Any person with a minimum sufficient experience in life has been rewarded with failure. A subset of those people, with sufficient practice, will come to recognize failure, not as a friend, but as a teacher. A recent useful (and ultimately harmless) failure in my class became a key teaching moment, and may serve as a template to others to how to incorporate failure into teaching without disrupting the larger arc of a classContinue reading “Failure as a Teacher’s Aid”
Tomorrow, my spring teaching begins. Again, I am teaching “Introductory Mechanics” (PHYS 1303), our 1st-semester introductory physics course. Inspired by the Marvel Studios movies, the theme this semester is “ASSEMBLE!”
Enjoy my little fan art below. Many thanks to my undergraduate teaching assistants, and course veterans: Chase, Lauren, and Andrew!
Tonight, President Trump will address the nation during prime time (9pm EST). Major networks will carry the speech. The Democratic leadership will rebut the speech afterward. The speech is expected to focus on the following claims from the President:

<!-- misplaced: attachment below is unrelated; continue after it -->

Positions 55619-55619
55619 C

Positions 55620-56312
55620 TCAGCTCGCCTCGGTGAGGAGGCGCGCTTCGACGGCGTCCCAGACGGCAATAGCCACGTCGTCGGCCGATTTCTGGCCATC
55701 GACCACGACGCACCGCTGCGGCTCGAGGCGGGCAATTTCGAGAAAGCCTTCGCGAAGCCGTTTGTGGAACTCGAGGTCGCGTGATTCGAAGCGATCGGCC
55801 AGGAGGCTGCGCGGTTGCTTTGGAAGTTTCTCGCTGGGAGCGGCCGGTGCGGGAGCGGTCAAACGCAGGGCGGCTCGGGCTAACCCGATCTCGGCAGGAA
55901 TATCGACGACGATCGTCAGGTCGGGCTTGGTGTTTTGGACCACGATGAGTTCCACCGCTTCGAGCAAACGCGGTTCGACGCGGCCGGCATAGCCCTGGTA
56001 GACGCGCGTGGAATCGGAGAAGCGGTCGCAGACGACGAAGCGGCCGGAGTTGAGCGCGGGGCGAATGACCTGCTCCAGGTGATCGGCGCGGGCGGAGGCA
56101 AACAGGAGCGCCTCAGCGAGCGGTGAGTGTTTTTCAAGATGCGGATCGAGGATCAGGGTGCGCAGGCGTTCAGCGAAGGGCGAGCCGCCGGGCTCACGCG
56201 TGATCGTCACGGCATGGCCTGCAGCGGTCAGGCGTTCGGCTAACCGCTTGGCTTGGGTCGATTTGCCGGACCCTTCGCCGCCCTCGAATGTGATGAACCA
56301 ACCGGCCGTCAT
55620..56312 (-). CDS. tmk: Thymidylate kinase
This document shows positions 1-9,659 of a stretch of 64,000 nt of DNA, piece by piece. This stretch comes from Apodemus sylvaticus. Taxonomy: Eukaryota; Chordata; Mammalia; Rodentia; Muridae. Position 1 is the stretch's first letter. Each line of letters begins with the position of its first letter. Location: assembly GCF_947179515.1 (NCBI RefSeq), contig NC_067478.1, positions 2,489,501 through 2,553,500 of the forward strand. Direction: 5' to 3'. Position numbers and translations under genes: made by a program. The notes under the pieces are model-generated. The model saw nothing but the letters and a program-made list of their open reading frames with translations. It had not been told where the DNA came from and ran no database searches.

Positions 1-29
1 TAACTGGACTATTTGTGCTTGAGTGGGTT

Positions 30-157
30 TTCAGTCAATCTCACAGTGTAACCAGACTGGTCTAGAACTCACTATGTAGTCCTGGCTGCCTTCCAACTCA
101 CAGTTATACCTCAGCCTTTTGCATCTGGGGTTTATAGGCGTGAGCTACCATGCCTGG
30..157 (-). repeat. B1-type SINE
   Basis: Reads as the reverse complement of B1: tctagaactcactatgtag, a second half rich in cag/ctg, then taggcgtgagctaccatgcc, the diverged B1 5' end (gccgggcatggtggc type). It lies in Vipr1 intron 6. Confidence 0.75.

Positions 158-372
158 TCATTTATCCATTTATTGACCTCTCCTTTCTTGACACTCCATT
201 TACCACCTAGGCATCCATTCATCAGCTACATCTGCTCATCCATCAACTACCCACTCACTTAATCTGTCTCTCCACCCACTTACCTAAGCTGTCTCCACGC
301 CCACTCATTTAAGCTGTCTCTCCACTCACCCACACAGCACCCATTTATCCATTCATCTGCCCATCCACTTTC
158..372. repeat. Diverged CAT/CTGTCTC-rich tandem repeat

This is a brief guide to thinking critically about the claims of the President.
President Trump’s honesty when he makes claims has been assessed independently by a number of fact-checking organizations. Typical information gleaned from these analyses is as follows:
Things to watch out for:
The above are a few ways the President, or any skilled propagandist, will attempt to deceive you by short-circuiting your slower and more careful critical thinking mechanisms. Remember, the burden is on the President to justify that (1) there is a national security crisis, a physical threat to the U.S. due to unique circumstances at the southern border, (2) that the attempts by people to enter the U.S. illegally are the primary means of implementing this threat and (3) that the numbers of illegal immigrants, people who cross the border without the intent of seeking asylum or other legal means, can be stopped by spending $5.7 billion to construct about 200 miles of wall.
The Washington Post has already cataloged a cheat sheet to help you unwind the 20 mostly likely claims the President will make or repeat tonight:
Keep this resource handy if you choose to listen to what I believe will largely be a misleading propaganda speech intended to shore up support from his base, but otherwise attempt to mis-inform the general public (based on the data from his past behavior).
Here are links to the President’s speech and the rebuttal by Democratic leadership:
Here is the Washington Post Fact Checker’s evaluation of the president’s claims: claim evaluation from Jan. 9, 2019.